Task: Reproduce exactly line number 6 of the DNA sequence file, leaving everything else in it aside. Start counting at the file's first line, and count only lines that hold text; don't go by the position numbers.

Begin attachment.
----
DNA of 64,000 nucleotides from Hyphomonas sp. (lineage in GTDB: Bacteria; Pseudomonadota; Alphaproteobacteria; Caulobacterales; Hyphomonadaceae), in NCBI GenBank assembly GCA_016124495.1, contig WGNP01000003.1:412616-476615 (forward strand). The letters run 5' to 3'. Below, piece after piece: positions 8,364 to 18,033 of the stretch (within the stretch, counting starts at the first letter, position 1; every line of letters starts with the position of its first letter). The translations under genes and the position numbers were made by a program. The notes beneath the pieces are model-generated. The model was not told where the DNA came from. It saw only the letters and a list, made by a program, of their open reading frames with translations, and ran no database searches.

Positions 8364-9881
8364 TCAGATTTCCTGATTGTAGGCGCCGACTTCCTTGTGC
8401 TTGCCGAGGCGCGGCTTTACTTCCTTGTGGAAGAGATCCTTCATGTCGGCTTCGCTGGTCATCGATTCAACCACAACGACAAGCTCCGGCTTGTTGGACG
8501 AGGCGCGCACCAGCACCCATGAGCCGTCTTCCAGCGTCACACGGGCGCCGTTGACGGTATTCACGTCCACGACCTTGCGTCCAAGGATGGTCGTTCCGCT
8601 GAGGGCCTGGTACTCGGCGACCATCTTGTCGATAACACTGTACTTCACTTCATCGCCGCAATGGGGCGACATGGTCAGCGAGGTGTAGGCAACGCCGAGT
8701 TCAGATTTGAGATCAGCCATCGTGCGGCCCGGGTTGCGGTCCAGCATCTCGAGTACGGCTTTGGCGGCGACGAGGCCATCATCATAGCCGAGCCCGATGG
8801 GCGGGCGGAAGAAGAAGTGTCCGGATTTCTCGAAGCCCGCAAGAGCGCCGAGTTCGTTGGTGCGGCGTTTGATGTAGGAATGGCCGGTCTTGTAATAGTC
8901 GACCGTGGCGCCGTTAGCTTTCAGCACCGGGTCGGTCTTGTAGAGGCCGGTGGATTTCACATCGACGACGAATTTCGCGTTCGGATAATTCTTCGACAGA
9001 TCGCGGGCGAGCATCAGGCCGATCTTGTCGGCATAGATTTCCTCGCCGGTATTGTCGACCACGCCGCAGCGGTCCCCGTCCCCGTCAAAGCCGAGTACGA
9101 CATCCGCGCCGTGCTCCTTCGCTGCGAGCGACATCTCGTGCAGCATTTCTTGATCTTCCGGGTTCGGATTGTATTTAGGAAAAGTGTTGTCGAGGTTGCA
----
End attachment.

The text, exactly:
8601 GAGGGCCTGGTACTCGGCGACCATCTTGTCGATAACACTGTACTTCACTTCATCGCCGCAATGGGGCGACATGGTCAGCGAGGTGTAGGCAACGCCGAGT